Guiding Principles for Incidents Teams
1. Reports are considered truthful until shown not to be true; i.e., persons who consider themselves to have been victimized are believed.
2. While knowledge about motivation of alleged offenders can be useful in planning responses, the perceived motivation also must be considered. Even in the absence of knowledge about motivation, the teams can still assist persons who report having been victimized.
3. For the teams to take steps to resolve a situation, they must first have consent from persons who have reported being victimized. This does not preclude, however, taking action that could be considered general, as opposed to directly related to an individual case.
4. The teams do not conduct formal investigations per se, but their decisions must be based on information believed to be factual because of evidence that is available; e.g., if a victim does not want the team to contact persons who may have information about facts, the team’s ability to act is greatly reduced.
5. In all cases, a primary goal of the teams is to make systems that already exist work effectively in resolving conflicts; i.e., the teams do not replace existing mechanisms, such as staff in other offices whose job it normally would be to intervene in a given case.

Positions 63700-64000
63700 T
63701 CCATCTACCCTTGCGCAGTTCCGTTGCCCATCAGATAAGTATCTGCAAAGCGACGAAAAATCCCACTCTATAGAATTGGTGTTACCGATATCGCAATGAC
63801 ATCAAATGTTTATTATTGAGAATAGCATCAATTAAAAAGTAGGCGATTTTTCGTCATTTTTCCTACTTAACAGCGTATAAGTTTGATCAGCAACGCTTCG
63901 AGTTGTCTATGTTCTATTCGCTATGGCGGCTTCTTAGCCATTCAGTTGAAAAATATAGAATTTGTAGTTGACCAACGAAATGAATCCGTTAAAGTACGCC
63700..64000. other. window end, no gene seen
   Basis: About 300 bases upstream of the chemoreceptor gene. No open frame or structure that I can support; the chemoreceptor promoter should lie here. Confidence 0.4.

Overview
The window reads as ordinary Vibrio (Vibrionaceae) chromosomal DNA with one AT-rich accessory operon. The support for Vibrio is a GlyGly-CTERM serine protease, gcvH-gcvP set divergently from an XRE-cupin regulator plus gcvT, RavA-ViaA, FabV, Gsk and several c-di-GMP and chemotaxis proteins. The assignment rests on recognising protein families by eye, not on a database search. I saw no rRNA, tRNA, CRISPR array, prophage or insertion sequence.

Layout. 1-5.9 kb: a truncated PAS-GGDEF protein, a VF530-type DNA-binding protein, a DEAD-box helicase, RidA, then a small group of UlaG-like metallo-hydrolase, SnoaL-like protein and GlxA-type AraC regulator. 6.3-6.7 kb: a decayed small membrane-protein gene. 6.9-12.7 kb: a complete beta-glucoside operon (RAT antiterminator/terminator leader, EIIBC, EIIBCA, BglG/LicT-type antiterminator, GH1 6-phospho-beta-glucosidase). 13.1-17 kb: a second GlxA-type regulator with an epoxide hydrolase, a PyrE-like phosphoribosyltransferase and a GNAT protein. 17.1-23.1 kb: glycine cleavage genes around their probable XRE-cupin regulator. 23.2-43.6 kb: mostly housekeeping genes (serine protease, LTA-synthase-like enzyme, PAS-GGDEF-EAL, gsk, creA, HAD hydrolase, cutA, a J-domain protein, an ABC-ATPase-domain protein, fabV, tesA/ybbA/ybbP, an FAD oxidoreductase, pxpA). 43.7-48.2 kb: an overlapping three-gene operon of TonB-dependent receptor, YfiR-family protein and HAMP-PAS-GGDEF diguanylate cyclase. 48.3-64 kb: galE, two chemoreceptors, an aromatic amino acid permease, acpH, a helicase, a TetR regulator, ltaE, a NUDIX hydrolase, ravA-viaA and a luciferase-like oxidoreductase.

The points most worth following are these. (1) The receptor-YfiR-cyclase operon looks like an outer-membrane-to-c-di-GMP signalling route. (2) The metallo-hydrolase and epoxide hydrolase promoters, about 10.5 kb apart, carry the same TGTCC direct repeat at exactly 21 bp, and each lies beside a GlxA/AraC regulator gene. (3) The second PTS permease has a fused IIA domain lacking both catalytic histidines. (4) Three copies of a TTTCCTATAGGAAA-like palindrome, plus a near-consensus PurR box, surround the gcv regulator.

6. When there is no existing procedure for resolving an incident, the teams will intervene to the extent that the victim wishes.
7. The teams do not advocate for victims “at all costs.” If the rights of others would be violated in carrying out action requested by a victim, an alternate action that protects the rights of all parties must be sought. The teams will never condone responses that violate law or university policy. The team response does not always satisfy all parties.
8. While a part of the university administration, the teams function with a large degree of autonomy in order to encourage students to report incidents, if only for consultation and data purposes.
9. The ultimate goal of the teams is to support victims while changing the behavior of offenders through educational means.
10. Reliable and consistent participation of team members is necessary for effectiveness.
11. Confidentiality, as defined for use in the teams, includes three dimensions: (1) The extent to which information about a victim’s case is protected from disclosure; (2) when or if an offender’s supervisor should be informed about a case; (3) when, if ever, it is acceptable to share information from a team meeting with colleagues who are not team members. In general, information about cases is not shared without the consent of the person who has reported being victimized.